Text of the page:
William Jay Smith
Biography of William Jay Smith
William Jay Smith, born in April 22nd, 1918, is an American poet. He was appointed the nineteenth Poet Laureate Consultant in Poetry to the Library of Congress from 1968 to 1970. He was born in Winnfield, Louisiana. He was brought up at Jefferson Barracks, Missouri, south of St. Louis. William Jay Smith received his A.B. and M.A. from Washington University in St. Louis, and went on with his studies at Columbia University, and Oxford University as a Rhodes Scholar. In 1947 Smith married the poet Barbara Howes, and they lived for a time in England and Italy. They had two sons, David Smith, and Gregory. They divorced in the mid-1960s. William Jay Smith was a poet in residence at Williams College from 1959–1967, taught at Columbia University between the years of 1973 and 1975. He serves as the Professor Emeritus of English literature at Hollins University. As of 2008, he has residencies both in Cummington, Massachusetts and Paris, France. Smith is the author of ten collections of poetry of which two were finalists for the National Book Award. Smith has been member of the American Academy of Arts and Letters since 1975. His work has appeared in Harper's Magazine, The New York Review of Books.
William Jay Smith Poems
All night the wind swept over the house And through our dream Swirling the snow up through the pines, Ruffling the white, ice-capped clapboards,
Look at him there in his stovepipe hat, His high-top shoes, and his handsome collar; Only my Daddy could look like that, And I love my Daddy like he loves his Dollar.
The World Below The Window
The geraniums I left last night on the windowsill, To the best of my knowledge now, are out there still, And will be there as long as I think they will.
How rewarding to know Mr. Smith, Whose writings at random appear! Some think him a joy to be with While others do not, it is clear.
See how he dives From the rocks with a zoom! See how he darts Through his watery room
The Polar Bear never makes his bed; He sleeps on a cake of ice instead. He has no blanket, no quilt, no sheet
Of living creatures most I prize Black-spotted yellow Butterflies Sailing softly through the skies.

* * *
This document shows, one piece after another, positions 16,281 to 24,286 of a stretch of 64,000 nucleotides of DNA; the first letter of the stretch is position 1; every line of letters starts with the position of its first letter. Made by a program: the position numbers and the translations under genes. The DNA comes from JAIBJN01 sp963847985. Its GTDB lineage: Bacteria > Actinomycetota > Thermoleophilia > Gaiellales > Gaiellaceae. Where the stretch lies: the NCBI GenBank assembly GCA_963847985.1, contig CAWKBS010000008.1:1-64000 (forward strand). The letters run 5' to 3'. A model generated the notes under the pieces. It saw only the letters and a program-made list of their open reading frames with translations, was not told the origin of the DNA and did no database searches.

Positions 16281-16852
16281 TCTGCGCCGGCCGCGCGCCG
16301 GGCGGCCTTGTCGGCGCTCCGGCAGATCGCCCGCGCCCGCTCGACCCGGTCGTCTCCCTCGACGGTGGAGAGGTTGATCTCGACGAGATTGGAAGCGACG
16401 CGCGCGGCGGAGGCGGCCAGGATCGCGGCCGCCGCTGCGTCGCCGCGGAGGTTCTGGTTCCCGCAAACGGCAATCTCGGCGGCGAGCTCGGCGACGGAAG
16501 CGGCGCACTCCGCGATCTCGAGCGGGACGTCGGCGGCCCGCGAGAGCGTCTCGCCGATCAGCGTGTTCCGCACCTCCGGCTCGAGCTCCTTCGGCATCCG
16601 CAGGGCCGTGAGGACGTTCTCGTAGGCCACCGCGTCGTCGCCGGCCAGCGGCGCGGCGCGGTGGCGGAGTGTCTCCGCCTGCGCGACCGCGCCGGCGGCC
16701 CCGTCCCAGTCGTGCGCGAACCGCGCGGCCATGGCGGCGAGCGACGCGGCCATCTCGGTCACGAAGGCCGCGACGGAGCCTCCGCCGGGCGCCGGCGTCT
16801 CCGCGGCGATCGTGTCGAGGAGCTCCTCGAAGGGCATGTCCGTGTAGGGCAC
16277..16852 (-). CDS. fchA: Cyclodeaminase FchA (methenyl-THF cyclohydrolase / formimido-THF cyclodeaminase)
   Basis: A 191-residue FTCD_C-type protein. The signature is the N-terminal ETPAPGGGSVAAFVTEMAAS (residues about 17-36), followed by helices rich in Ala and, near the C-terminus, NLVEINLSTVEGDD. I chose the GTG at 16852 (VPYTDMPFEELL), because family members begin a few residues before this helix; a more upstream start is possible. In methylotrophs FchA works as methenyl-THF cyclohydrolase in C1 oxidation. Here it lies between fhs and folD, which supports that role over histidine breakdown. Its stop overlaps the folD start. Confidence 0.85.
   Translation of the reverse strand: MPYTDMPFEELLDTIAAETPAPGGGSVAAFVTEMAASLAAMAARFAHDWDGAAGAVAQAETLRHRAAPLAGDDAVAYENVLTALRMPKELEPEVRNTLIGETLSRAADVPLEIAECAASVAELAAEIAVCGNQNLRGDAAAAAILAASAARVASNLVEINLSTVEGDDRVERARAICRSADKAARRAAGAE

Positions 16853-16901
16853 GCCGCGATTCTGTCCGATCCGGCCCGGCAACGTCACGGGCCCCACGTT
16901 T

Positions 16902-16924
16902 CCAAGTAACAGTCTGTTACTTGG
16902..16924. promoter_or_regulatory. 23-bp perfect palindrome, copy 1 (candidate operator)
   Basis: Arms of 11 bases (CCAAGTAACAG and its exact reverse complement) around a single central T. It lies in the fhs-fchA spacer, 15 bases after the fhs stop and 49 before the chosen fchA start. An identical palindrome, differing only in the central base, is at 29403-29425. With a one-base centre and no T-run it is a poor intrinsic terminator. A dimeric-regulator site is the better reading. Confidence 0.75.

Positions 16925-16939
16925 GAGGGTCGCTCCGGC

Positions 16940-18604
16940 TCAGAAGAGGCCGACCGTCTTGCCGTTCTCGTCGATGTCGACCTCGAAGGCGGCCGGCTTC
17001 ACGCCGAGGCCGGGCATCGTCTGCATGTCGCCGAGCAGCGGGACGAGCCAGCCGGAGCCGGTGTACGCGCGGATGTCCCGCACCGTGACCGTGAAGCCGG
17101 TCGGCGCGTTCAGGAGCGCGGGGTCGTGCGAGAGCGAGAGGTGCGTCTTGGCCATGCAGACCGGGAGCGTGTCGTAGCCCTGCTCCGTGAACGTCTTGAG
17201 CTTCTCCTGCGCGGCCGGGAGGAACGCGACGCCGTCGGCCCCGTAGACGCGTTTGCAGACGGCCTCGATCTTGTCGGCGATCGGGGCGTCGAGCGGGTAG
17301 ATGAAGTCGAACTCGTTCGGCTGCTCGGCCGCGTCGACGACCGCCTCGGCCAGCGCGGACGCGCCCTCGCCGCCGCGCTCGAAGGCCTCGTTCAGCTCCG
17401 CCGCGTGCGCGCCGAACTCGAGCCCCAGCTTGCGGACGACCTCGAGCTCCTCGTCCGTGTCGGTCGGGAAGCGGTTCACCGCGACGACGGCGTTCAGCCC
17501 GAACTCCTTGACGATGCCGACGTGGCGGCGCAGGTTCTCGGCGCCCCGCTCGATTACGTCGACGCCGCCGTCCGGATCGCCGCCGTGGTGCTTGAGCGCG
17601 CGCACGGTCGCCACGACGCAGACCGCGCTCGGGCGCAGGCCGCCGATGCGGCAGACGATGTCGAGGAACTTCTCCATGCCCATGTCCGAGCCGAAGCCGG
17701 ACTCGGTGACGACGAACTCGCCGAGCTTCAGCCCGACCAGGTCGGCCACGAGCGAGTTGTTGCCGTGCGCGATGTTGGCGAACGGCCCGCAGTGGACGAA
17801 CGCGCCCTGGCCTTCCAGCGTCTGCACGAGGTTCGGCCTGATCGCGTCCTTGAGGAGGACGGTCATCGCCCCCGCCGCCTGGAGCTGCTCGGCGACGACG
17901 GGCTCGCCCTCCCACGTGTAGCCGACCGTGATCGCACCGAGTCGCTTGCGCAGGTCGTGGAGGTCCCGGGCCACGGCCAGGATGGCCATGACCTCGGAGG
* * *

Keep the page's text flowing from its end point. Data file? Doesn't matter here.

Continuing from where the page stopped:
A silver-scaled Dragon with jaws flaming red Sits at my elbow and toasts my bread. I hand him fat slices, and then, one by one,
The Floor And The Ceiling
Winter and summer, whatever the weather, The Floor and the Ceiling were happy together In a quaint little house on the outskirts of town With the Floor looking up and the Ceiling looking down.
Touch The Air Softly
Now touch the air softly, step gently, one, two ... I'll love you 'til roses are robin's egg blue; I'll love you 'til gravel is eaten for bread, And lemons are orange, and lavender's red.
The Dachshund leads a quiet life Not far above the ground; He takes an elongated wife, They travel all around.
I think it must be very nice To stroll about upon the ice, Night and day, day and night, Wearing only black and white,
Invitation To Ground Zero
Into the smouldering ruin now go down: And walk where once she walked and breathe the air She breathed that final day on the burning stair And follow her, beyond the fleeing crowds,
"Come," the Captain said. "let me show you how this place looks from the air." And I followed him to the monoplane, the little "cat" waiting at the end of the runway.
The Polar Bear never makes his bed;
He sleeps on a cake of ice instead.
He has no blanket, no quilt, no sheet
Except the rain and snow and sleet.
He drifts about on a white ice floe
While cold winds howl and blizzards blow
And the temperature drops to forty below.
The Polar Bear never makes his bed;
The blanket he pulls up over his head